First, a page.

The U.S. Army Medical Management of Biological Casualties Handbook highlights the importance of timely detection.  “Once an agent has been dispersed, detection of the biological aerosol prior to its arrival over target, in time for personnel to don protective equipment, is the best way to minimize or prevent casualties.  However, interim systems of detecting biological agents are just now being fielded in limited numbers.”81

Three systems are currently in use for chemical and biological mobile point detection.  “The M21 Remote Sensing Chemical Agent Alarm (RSCAAL) is an automatic scanning, passive infrared sensor.  The M21 detects nerve and blister agent clouds based on changes in the background infrared spectra caused by the presence of the agent vapor.”82  Efforts are underway to develop improved sensors to detect biological and chemical agents.  Two mobile systems complement the RSCAAL.  “The Biological Integrated Detection System (BIDS) is vehicle mounted and concentrates aerosol particles from environmental air, then subjects the particle sample to both generic and antibody-based detection schemes for selected agents.”83  It can detect and identify between 5 and 25 agent-containing particles per litre of air in 15 to 30 minutes.84

Additionally, the Army has acquired the German FOX Nuclear, Biological, Chemical Reconnaissance System (NBCRS).  “The FOX is instrumented to detect chemical contamination in its immediate vicinity with a variety of probes, and at a distance via a standoff detector (M21).”85  Point detection is critical to identify agents after an attack, but to protect forces, minimize casualties, and manage BW/CW effects we need to identify agents at a distance with standoff detection.  Work is beginning in this area and will be discussed in the next section.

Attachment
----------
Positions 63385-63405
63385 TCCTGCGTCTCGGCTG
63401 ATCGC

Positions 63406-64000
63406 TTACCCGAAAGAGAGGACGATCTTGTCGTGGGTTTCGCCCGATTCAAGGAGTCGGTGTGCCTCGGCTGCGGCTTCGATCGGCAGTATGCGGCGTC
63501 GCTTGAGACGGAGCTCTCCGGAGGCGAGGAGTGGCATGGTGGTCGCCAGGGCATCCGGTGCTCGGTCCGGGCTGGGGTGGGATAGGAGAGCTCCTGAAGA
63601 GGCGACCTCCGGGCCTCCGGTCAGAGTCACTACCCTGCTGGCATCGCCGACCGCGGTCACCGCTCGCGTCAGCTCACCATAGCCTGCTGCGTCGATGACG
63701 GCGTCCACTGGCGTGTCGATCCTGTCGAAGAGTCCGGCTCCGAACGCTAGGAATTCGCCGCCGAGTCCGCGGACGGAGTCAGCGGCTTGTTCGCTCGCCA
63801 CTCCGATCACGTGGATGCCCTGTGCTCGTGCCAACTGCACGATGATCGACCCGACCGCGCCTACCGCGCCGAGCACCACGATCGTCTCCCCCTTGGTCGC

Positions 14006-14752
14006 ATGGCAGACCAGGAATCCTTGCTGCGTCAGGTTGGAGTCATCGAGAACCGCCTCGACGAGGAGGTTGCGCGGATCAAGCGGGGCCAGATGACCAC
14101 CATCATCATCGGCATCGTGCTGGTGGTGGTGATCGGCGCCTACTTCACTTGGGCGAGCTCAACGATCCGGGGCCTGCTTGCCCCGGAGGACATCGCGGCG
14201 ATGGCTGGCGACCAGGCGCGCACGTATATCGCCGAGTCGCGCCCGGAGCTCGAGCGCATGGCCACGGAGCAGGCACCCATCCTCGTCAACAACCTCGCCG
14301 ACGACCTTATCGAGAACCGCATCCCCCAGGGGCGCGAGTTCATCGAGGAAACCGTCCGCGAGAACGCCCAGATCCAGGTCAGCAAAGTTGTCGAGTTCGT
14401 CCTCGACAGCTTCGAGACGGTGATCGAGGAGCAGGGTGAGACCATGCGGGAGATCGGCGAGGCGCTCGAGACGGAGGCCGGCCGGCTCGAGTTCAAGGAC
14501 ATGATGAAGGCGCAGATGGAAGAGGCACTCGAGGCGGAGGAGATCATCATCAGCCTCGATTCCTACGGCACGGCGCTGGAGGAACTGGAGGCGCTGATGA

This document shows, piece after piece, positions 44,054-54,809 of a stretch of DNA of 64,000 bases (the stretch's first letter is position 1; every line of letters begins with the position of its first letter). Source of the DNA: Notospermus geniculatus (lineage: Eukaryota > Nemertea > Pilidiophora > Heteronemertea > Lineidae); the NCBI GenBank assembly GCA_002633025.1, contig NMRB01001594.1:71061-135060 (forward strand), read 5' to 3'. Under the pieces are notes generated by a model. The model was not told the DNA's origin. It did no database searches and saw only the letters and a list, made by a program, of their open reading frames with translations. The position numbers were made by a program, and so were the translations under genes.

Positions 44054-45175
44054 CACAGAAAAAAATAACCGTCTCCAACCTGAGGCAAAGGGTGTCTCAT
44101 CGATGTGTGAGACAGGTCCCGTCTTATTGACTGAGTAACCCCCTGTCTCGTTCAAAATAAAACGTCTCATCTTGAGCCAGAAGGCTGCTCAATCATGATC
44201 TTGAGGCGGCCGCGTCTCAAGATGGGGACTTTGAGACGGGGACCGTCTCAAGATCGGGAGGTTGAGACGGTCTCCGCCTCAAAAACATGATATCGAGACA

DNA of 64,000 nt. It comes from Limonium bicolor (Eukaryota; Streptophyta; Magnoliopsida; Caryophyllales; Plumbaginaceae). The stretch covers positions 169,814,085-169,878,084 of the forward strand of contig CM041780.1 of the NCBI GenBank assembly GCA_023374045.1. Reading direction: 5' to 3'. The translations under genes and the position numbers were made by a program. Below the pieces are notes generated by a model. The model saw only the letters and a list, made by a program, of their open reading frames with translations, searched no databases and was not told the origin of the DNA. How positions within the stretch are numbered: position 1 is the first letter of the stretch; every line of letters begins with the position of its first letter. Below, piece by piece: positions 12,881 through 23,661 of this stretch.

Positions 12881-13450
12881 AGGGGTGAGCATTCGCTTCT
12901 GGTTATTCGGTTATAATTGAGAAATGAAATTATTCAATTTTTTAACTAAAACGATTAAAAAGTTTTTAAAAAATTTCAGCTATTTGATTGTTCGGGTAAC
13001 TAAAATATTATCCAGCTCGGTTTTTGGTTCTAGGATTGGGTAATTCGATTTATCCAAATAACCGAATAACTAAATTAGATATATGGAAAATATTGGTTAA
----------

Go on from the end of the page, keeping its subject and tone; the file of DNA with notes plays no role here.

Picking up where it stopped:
Individual and collective protection allows military forces to survive and operate in a CB environment.  Timely detection and warning is critical to allow forces, “to adopt an adequate posture, since the effects of agents can sometimes occur in less than a minute.”86  Our current individual protection equipment is adequate for initial protection.  Medical Aspects of Chemical and Biological Warfare states, “total individual protection requires an integrated approach with the primary mechanism being respiratory protection which, when combined with an overgarment, gloves, and boots all properly fitted and used correctly, can provide excellent protection against chemical agents of all known types.”87  The same equipment will also provide protection against a biological agent attack.  Problems arise in sustaining operations after an attack.  The current ensemble is cumbersome, warm, and reduces mobility.  “A soldier wearing the chemical protective boots and gloves . . . will soon realize that mobility is compromised by the boots and that tactile ability is degraded by the gloves.”88

Collective protection is important for command and control, medical treatment, and individual relief from the contaminated environment.  “Collective protection serves a vital role in the medical area since treatment of casualties must continue even in a contaminated environment . . . In addition, it allows individuals to rest and eat, and provides temporary relief from the individual protection equipment thus allowing continuing military operations in the contaminated environment.”89  Current shelters include the U.S. Army Chemically Protected Deployable Medical System, the Air Force Chemically Hardened Air Transportable Hospital, the Chemical and Biological Protected Shelter, and the Simplified Collective Protection Equipment for command, control, and communications.90  Improvements in personal protective equipment and shelters are necessary to reduce the weight, heat stress and logistics burden of the current equipment.

Decontamination is another area of concern for post-attack survival and sustainability of operations.  “To effectively perform complete personnel and equipment decontamination operations, decontamination units use truck-mounted tanks, pumps, and water heater units; and trailer-mounted pumps and water heater units.  In these processes, reducing the exposure time of the individual or piece of equipment to the chemical contaminant is of the highest priority.”91  Decontamination is a time consuming process and we currently lack the capability to decontaminate large areas or equipment.  “Additionally, when both crews and equipment are contaminated, combined complete personnel and equipment decontamination operations are scheduled as the situation and mission permit, bearing in mind the lengthy time required for such an operation.”92